/ September 15, 2020
Astronomers have found a potential sign of life in the atmosphere of Venus, reports say.
A team of astronomers announced on Monday they detected the chemical fingerprint of phosphine, which scientists have suggested may be tied to life, in the clouds of Venus.
As astrobiology.com noted:
"According to several sources knowledgeable with the details of the announcement, phosphine has been discovered in the atmosphere of Venus. Its presence suggests – suggests – some strange chemistry going on since phosphine is something you’d only expect to see if life (as we know it) was involved.
"The presence of phosphine is seen by many astrobiologists as a 'biosignature' i.e. an indicator of the possible presence of life."
The detection was made by the Atacama (ALMA) array located in Chile and the James Clerk Maxwell telescope located in Hawaii. The research team includes members from the University of Manchester, the Massachusetts Institute of Technology, and Cardiff University.
"The finding is no guarantee that life exists on Venus, but researchers say it's a tantalizing find that emphasizes the need for more missions to the hot, gassy planet next door," a Space.com report
Jane Greaves, an astronomer at Cardiff University in Wales and lead author of the new research, told Space.com that on five separate mornings in June 2017 the astronomers used the James Clerk Maxwell Telescope in Hawaii to look at Venus.
"Looking for it in Venus might be really peculiar, but it's not hard to do and it wouldn't take that many hours of telescope time," Greaves said she thought at the time. "Why not give it a go?"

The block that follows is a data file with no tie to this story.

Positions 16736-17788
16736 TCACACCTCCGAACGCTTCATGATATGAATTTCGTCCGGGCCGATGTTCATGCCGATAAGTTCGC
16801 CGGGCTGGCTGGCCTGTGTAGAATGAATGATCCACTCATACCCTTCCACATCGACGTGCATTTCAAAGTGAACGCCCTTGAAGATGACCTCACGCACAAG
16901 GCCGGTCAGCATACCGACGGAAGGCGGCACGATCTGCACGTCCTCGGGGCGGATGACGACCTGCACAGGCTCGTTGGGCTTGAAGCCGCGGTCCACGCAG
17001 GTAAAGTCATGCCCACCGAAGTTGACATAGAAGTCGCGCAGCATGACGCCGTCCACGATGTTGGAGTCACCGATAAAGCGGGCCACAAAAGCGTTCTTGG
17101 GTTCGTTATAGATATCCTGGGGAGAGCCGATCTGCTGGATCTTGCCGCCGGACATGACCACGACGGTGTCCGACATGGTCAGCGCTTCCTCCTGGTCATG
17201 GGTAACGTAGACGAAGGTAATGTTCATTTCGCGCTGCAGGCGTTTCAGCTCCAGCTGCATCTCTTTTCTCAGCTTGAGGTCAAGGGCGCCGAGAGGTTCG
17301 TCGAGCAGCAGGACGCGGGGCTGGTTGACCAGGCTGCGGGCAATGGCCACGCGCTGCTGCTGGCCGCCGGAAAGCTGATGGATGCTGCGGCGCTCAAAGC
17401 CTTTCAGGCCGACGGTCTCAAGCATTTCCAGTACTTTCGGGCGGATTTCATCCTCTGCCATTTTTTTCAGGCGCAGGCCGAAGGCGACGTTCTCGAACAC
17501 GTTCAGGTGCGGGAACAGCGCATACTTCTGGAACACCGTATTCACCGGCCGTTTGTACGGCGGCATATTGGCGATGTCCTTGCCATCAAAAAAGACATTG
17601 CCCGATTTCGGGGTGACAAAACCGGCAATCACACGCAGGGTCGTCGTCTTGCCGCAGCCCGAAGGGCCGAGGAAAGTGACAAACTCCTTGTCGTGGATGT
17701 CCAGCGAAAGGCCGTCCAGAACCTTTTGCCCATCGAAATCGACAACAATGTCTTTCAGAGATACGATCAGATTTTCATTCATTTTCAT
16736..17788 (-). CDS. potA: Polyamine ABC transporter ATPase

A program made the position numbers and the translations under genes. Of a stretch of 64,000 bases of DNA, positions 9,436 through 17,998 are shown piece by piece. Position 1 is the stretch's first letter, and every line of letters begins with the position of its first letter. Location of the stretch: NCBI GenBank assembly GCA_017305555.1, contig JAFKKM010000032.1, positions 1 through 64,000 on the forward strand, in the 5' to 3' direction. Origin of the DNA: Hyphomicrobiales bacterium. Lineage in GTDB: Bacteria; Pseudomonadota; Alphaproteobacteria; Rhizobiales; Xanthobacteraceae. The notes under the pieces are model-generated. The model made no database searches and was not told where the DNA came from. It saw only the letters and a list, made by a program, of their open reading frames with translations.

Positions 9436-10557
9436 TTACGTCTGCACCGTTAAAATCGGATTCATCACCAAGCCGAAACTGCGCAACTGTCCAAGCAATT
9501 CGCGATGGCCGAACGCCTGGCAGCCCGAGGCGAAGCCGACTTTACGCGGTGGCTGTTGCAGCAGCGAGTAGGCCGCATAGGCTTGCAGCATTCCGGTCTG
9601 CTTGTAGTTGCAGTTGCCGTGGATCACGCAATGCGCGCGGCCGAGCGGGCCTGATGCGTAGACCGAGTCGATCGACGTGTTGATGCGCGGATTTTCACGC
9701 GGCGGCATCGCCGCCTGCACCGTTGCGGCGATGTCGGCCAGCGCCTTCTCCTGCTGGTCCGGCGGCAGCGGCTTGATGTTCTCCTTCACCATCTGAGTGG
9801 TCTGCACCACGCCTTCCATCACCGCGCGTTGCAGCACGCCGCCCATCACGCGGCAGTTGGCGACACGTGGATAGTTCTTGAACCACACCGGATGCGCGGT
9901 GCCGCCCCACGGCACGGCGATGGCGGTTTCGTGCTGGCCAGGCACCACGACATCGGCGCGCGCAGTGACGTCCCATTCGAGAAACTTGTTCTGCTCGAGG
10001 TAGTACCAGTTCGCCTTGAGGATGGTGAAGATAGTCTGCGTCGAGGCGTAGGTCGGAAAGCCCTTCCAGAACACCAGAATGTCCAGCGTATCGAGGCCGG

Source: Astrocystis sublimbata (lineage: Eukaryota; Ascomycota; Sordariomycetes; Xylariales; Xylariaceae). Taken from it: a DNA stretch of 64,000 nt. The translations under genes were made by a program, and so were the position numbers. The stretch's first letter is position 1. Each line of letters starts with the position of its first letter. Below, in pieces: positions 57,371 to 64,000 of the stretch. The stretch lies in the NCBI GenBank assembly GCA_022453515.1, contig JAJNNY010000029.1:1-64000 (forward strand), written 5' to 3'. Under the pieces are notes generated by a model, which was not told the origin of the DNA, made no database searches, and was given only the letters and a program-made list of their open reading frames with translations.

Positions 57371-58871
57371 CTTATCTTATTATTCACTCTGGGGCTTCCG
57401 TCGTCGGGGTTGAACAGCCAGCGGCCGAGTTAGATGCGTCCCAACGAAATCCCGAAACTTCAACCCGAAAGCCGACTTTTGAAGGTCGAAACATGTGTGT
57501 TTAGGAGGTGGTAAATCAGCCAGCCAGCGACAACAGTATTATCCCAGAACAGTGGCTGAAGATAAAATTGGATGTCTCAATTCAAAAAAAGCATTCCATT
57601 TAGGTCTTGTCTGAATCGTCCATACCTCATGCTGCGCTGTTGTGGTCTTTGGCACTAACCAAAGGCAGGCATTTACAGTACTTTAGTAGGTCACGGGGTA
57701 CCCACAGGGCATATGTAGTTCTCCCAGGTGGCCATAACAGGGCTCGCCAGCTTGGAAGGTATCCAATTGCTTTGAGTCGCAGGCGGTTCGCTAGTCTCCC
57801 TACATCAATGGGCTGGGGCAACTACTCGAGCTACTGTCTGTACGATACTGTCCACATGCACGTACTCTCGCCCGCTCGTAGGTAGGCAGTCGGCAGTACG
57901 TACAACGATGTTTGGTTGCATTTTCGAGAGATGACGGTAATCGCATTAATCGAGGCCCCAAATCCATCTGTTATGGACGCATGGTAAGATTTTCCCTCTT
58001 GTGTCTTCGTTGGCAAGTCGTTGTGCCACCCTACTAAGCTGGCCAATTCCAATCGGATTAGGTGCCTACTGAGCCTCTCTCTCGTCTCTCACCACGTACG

Greaves said the astronomers' observations sat around on a computer for a year and a half before Greaves was able to find time to study them.
"I thought, well, just before we throw this away, I'll have a final go at [analyzing the data]," Greaves said. "There was this line and it just wouldn't go away, and it seemed like it wasn't imaginary anymore. I was just completely stunned."
Science.com noted the "line" Greaves was describing is one stripe of a spectrum, a chemical barcode that scientists can read in a telescope's observations of light. Each chemical has its own unique fingerprint of lines and blank spaces; match enough lines and you can identify a mystery substance.
But the observations in the new research focus on only one of the lines in phosphine's barcode, Victoria Meadows, an astrobiologist at the University of Washington who was not involved in the new research, told Space.com. Meadows isn't quite convinced the new findings represent a conclusive identification of phosphine.
"Until we can go and get another piece of that barcode … we can't discriminate between which kind of barcode we're looking at," Meadows said. "I think they make a good case for it being phosphine in there, but I think they don't have what I would consider a slam-dunk detection yet."
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